he G20 was formed, in 1999, as a grouping of finance ministers coming together in the aftermath of the Asian financial crisis. In 2009 – this time in the midst of the global financial crisis – the G20 was elevated to a leader-level grouping, and there has been a leader’s summit every year since.
The role of successive crises in creating and forging the G20 as the world’s premier forum for international economic cooperation is more than just an interesting historical note. Today, as we grapple with the impact of a global pandemic that has shut the world down for the best part of 18 months, and as we face up to the reality of interlinked climate and biodiversity crises, the case for multilateral action has never been stronger.
The G20 was formed in 1999
For the UK, therefore, a key priority for 2021 has been – working with the Italian Presidency – to focus the G20 on supporting the global recovery from the pandemic (and increasing our resilience to future pandemics). As with so many issues, a big part of this is money. Equitable access to vaccines requires richer countries to support those less able to procure the doses they need, and that is why the UK is continuing to push for greater financial support to the COVAX and ACT-A initiatives launched last year.
At the same time, as the incoming President of COP26, we cannot fail to recognise that the Rome Summit will bring together leaders of the countries responsible for over 75% of global carbon emissions. While the G20 cannot – and should not – be seen as a preparatory event for the COP World Leaders’s Summit, the simple fact is that a lot of political momentum – positive or negative – will be carried across from Rome to Glasgow as leaders go straight from one to the other. So maintaining ambition on climate change is another key priority for the UK in the G20, recognising the legitimate claims of those countries which are yet to fully industrialise that advanced economies have to step up and help to foot the bill.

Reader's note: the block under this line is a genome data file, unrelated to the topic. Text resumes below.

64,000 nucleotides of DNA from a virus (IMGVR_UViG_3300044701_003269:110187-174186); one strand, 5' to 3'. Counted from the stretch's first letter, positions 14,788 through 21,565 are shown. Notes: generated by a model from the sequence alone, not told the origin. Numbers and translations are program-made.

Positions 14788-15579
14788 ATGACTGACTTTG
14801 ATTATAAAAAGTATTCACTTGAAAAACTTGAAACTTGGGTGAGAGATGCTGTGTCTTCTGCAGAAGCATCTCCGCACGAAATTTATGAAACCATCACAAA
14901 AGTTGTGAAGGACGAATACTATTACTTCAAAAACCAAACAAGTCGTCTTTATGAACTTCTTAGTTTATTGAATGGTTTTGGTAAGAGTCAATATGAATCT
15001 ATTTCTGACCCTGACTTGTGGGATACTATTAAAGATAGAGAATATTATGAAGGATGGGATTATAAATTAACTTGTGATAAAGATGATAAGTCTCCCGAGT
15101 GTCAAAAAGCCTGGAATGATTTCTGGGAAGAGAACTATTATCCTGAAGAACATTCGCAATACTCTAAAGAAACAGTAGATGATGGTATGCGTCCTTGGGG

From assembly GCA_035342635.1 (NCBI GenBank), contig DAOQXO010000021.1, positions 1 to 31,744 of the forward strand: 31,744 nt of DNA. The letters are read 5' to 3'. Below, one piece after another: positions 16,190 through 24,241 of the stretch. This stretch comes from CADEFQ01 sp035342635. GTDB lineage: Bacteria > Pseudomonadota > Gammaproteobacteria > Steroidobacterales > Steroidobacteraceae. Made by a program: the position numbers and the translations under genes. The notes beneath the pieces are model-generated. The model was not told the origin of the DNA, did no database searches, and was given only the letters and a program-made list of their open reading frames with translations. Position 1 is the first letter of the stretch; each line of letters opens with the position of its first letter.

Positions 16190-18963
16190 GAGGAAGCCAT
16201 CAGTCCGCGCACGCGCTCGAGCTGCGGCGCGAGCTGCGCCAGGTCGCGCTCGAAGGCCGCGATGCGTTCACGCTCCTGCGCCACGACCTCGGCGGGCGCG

Both issues – climate and health – represent potentially existential threats to the way we have organised ourselves as productive societies and economies. And we know that the only way we can credibly respond to these threats is as part of a collective. But the strength of multilateralism is also its greatest challenge. The G20 operates via consensus, and with 20 countries around the table – plus invited guests and international organisations – it can be hard to reach a common view. Even counting on the best endeavours of all parties, the diversity of the G20’s membership and their interests, can make this even more difficult.
The prize is worth the effort, though. The London Summit of 2009 – which cemented the pre eminence of the G20 with a far sighted package of coordinated fiscal support, new global institutions, and a common determination to work together – showed what we can achieve through collective action. Rome 2021 provides us with a similar opportunity. The UK is doing all it can to work with the Italian Presidency and all G20 partners to seize that opportunity.